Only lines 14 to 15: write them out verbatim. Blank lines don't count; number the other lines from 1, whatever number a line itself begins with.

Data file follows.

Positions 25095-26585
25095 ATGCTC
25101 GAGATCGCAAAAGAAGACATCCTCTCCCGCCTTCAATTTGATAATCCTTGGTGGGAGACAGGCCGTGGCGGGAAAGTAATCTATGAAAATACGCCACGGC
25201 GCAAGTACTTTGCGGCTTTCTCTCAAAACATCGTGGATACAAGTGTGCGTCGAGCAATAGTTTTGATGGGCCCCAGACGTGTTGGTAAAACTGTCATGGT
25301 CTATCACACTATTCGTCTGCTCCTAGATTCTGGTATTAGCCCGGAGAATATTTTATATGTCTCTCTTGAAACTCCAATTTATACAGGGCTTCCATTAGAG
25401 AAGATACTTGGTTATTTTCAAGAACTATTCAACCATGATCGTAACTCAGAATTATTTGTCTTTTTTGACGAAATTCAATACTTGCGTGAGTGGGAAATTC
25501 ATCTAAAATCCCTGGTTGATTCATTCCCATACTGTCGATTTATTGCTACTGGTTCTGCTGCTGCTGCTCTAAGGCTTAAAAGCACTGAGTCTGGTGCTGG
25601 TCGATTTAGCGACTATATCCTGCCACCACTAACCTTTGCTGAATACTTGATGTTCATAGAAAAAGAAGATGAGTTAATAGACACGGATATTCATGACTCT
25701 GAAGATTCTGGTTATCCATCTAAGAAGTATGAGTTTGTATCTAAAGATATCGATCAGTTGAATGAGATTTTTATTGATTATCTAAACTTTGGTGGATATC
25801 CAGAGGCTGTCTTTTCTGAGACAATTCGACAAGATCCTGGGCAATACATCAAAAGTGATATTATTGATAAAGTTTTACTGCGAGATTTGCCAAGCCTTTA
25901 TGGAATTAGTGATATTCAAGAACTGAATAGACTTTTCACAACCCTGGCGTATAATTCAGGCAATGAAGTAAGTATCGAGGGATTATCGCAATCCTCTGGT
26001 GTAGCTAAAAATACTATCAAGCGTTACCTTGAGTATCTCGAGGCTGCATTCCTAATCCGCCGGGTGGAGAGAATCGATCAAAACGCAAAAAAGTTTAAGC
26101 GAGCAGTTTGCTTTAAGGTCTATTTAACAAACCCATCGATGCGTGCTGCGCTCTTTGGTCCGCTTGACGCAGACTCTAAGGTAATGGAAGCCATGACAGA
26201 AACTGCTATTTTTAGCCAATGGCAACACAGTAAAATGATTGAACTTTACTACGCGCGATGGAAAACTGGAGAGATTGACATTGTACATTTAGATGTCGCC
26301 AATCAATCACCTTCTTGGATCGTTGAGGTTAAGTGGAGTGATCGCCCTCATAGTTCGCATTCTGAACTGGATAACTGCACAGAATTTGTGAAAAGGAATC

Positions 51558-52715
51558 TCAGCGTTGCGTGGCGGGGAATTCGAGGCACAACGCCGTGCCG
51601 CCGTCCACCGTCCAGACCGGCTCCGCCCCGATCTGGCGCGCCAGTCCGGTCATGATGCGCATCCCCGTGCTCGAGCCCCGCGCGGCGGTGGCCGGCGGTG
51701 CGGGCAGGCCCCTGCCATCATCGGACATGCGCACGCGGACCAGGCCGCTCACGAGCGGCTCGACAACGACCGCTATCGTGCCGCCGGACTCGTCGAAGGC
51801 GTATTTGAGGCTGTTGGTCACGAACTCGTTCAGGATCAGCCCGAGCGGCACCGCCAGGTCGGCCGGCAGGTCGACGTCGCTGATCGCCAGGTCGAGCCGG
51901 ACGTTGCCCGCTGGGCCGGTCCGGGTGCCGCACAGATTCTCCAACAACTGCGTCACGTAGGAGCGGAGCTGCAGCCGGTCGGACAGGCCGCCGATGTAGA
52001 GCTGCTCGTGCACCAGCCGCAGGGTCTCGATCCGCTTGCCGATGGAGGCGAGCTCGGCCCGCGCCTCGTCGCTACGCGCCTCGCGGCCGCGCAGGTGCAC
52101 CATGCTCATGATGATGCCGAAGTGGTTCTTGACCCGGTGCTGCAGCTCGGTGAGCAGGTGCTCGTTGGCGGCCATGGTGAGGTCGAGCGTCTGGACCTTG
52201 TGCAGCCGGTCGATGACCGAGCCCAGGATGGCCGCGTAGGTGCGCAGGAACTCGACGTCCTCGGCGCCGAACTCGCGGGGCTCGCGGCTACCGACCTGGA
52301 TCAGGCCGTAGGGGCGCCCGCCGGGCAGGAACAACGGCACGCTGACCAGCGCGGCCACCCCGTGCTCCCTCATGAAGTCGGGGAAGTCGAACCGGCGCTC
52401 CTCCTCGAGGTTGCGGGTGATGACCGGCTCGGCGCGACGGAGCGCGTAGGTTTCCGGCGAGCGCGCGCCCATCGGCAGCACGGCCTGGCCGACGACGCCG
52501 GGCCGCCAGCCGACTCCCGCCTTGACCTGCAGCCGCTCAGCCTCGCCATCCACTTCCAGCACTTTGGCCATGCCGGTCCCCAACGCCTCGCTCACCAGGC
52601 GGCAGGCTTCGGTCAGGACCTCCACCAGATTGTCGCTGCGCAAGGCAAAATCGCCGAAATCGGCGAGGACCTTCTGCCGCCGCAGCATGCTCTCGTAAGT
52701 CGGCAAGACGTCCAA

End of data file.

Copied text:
26201 AACTGCTATTTTTAGCCAATGGCAACACAGTAAAATGATTGAACTTTACTACGCGCGATGGAAAACTGGAGAGATTGACATTGTACATTTAGATGTCGCC
26301 AATCAATCACCTTCTTGGATCGTTGAGGTTAAGTGGAGTGATCGCCCTCATAGTTCGCATTCTGAACTGGATAACTGCACAGAATTTGTGAAAAGGAATC